Commuters avoided widespread disruption this morning despite parts of central London still being cordoned off following Saturday night's terror attack with armed police still patrolling the streets.
Several roads around London Bridge remain closed as police continue their forensic investigations but the train station has now reopened.
Tube services are running as normal, while Network Rail said it would be exit only for trains travelling through the station.
Concrete and metal barriers have been set up at Westminster, Lambeth and Waterloo bridges today and it is understood 'physical measures' will be installed across the city's bridges to prevent similar attacks in the future.
Meanwhile Metropolitan Police Commissioner Cressida Dick has vowed that officers will 'step up a gear' with more armed officers hitting the streets to provide reassurance.
Hospitals have also increased security measures with more personnel brought in at Guy's Hospital in London Bridge and nearby St Thomas' Hospital.
However, Transport for London has asked passengers to avoid the station during rush hour because the only entrance/exit to the Tube station is via Tooley Street.
London Bridge is closed southbound but open northbound to both traffic and pedestrians. Members of the public were pictured crossing it this morning.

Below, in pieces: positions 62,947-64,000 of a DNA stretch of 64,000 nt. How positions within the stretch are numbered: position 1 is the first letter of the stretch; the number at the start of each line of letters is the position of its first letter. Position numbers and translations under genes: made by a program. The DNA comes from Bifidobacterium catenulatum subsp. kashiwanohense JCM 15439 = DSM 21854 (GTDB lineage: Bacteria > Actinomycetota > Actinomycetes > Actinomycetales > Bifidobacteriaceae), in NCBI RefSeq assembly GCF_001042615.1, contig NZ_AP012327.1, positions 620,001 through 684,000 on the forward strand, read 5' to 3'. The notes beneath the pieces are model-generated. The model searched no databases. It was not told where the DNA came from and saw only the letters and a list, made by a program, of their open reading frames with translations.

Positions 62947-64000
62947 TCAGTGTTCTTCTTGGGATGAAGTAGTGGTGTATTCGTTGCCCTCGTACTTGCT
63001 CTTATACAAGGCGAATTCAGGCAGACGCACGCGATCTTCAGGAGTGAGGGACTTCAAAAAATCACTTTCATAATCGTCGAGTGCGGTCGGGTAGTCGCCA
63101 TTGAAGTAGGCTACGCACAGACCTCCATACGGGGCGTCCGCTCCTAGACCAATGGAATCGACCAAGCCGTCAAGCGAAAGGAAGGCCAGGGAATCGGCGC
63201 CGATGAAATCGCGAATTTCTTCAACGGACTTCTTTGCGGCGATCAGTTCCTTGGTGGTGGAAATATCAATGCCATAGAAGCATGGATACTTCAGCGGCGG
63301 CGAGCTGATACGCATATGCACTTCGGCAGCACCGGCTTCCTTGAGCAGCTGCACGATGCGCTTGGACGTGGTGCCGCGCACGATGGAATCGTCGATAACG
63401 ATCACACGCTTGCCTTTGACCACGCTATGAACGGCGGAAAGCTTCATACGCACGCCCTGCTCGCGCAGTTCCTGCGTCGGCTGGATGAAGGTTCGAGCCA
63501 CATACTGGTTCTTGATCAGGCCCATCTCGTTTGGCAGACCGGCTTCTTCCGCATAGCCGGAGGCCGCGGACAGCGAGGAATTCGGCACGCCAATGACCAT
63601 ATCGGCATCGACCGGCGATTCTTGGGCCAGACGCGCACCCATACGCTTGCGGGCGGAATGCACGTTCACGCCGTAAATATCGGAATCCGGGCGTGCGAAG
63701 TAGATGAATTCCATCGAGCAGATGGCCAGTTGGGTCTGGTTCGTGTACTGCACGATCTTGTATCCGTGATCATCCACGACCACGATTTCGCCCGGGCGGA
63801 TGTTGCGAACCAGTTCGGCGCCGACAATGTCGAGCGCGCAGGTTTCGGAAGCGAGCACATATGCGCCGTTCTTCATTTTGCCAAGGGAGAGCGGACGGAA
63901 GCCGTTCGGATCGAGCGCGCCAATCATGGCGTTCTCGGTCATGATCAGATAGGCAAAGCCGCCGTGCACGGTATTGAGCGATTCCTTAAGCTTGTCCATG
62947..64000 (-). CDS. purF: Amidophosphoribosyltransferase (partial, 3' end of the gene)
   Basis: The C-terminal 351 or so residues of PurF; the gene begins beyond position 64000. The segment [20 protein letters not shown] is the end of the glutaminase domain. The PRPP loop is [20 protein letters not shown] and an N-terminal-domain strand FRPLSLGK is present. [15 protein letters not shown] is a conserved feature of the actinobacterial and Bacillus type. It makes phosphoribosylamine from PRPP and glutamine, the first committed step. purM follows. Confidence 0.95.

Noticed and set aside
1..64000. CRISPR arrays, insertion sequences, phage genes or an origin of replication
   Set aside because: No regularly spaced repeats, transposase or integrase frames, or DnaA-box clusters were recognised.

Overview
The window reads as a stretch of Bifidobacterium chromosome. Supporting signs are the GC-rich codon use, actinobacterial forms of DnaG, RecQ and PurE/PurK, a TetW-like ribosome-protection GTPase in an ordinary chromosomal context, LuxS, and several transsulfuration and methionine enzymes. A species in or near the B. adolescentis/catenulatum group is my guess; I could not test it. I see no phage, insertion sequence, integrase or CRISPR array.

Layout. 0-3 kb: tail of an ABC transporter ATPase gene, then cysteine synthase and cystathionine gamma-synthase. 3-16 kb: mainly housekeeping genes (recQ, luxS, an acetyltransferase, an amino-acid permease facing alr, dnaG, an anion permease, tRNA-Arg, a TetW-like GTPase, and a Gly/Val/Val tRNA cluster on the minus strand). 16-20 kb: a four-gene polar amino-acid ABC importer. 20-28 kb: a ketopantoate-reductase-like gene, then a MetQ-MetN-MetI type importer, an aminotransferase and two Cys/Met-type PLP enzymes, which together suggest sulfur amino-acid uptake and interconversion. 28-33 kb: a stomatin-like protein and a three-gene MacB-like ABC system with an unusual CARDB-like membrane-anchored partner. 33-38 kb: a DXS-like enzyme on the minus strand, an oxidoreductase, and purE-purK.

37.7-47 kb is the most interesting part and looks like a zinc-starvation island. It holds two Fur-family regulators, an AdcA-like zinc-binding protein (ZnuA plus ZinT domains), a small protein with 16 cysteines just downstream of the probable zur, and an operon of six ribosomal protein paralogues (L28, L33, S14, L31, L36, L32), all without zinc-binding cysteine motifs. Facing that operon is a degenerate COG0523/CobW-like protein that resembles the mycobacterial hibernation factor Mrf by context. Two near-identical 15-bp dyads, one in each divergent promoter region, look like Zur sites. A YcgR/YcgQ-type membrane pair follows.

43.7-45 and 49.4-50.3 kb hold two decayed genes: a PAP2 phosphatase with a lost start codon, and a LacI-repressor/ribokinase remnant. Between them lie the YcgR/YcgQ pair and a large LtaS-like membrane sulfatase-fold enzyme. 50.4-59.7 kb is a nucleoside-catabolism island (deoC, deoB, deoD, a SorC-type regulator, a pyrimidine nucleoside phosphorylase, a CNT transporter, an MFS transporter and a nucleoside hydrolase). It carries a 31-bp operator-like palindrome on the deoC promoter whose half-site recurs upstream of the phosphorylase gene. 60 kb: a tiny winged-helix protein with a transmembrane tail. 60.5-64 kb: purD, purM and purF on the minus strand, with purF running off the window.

Other roads still closed include Southwark Bridge, Borough High Street, Southwark Street, Lower Thames Street, King William Street, Gracechurch Street and Canon Street.
It comes as police continue to carry out forensic investigations in the area following the attack which killed seven and critically injured 21 others.
Tube services are running as normal, while Network Rail said it would be exit only for trains travelling through the station (pictured)
There was a heavy police presence in and around the London Bridge area of central London this morning (pictured)
The station is a major gateway into the capital city, used by more than 50,000 passengers from Kent, Surrey and Sussex every day.
Borough station had been closed in the aftermath of the rampage, but was finally reopened with the permission of the police on Sunday evening.
Met police assistant commissioner Mark Rowley said cordons around the area 'will have an impact on travel arrangements as we head into Monday morning'.
He urged passengers to check with train and travel operators, with many confirming they would be running reduced services due to the closures.
Southeastern said its services will be travelling through London Bridge to Waterloo East, Charing Cross and Cannon Street stations.